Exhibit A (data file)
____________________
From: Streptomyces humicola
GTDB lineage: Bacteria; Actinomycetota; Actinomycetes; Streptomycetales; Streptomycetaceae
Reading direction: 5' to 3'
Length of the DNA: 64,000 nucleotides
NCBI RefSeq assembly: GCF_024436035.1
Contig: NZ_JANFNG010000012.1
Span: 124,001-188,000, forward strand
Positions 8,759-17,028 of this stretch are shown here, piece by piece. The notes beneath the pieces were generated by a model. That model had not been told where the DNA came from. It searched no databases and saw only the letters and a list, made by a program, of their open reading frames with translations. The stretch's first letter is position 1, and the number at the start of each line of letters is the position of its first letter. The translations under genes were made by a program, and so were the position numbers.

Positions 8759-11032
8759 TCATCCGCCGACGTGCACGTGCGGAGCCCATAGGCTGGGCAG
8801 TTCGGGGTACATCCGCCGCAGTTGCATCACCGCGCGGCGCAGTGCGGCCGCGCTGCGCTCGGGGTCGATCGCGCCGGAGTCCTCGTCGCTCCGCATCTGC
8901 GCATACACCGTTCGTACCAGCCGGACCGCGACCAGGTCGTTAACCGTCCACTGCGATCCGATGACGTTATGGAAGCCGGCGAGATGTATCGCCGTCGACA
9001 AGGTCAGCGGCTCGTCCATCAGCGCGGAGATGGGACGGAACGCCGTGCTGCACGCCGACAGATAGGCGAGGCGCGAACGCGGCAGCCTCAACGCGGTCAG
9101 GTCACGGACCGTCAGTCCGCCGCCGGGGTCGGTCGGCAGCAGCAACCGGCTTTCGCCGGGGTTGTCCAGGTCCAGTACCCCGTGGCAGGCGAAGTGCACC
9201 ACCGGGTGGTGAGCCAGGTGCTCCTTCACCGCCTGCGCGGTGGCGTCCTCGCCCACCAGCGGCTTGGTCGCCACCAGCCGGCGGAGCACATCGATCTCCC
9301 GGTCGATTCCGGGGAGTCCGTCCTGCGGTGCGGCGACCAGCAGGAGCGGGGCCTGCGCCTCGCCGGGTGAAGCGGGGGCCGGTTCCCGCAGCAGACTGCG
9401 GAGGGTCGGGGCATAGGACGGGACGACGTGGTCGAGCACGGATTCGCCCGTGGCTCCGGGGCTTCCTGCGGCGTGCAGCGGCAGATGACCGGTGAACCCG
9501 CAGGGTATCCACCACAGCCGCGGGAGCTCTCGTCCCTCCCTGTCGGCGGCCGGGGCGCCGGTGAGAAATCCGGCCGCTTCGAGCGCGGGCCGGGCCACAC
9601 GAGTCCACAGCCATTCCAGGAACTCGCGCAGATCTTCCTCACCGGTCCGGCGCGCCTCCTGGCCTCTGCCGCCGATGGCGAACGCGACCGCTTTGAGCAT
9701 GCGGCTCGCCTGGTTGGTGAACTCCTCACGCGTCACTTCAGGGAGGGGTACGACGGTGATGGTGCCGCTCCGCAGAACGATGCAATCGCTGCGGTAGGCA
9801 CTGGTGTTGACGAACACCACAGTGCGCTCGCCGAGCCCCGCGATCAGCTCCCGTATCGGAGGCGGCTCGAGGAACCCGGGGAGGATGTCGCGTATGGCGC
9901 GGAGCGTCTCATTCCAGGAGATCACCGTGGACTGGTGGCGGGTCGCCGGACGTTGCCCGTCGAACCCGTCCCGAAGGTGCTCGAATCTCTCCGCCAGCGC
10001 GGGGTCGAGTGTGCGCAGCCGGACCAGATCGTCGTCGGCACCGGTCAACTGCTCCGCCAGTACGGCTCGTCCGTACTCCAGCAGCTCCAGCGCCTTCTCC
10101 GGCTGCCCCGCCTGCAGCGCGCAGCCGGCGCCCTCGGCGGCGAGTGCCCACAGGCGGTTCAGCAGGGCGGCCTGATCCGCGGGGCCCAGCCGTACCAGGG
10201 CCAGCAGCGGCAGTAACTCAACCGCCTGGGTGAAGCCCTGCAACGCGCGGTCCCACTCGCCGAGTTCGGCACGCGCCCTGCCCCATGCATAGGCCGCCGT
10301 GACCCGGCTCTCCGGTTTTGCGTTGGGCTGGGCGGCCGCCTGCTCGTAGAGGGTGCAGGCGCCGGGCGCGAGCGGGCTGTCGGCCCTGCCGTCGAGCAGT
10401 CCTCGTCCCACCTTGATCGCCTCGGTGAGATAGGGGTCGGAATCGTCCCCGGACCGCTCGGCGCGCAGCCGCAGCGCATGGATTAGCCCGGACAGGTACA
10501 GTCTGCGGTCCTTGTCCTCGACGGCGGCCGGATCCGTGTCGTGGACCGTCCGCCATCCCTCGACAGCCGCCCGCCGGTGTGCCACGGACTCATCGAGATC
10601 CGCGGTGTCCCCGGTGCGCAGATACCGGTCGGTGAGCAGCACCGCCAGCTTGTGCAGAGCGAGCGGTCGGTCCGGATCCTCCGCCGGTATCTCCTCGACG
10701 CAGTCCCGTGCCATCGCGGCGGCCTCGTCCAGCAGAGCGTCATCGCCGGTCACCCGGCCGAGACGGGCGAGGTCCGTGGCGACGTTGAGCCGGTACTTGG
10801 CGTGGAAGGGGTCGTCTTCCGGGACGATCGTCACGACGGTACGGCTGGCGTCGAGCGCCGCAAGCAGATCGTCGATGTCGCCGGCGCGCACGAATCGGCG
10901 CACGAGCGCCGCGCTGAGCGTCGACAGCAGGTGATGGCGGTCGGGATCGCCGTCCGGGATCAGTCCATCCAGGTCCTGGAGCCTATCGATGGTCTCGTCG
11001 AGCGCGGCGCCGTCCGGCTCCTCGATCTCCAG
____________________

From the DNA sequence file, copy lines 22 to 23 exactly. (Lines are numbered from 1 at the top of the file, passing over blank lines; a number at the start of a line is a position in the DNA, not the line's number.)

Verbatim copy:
9901 GGAGCGTCTCATTCCAGGAGATCACCGTGGACTGGTGGCGGGTCGCCGGACGTTGCCCGTCGAACCCGTCCCGAAGGTGCTCGAATCTCTCCGCCAGCGC
10001 GGGGTCGAGTGTGCGCAGCCGGACCAGATCGTCGTCGGCACCGGTCAACTGCTCCGCCAGTACGGCTCGTCCGTACTCCAGCAGCTCCAGCGCCTTCTCC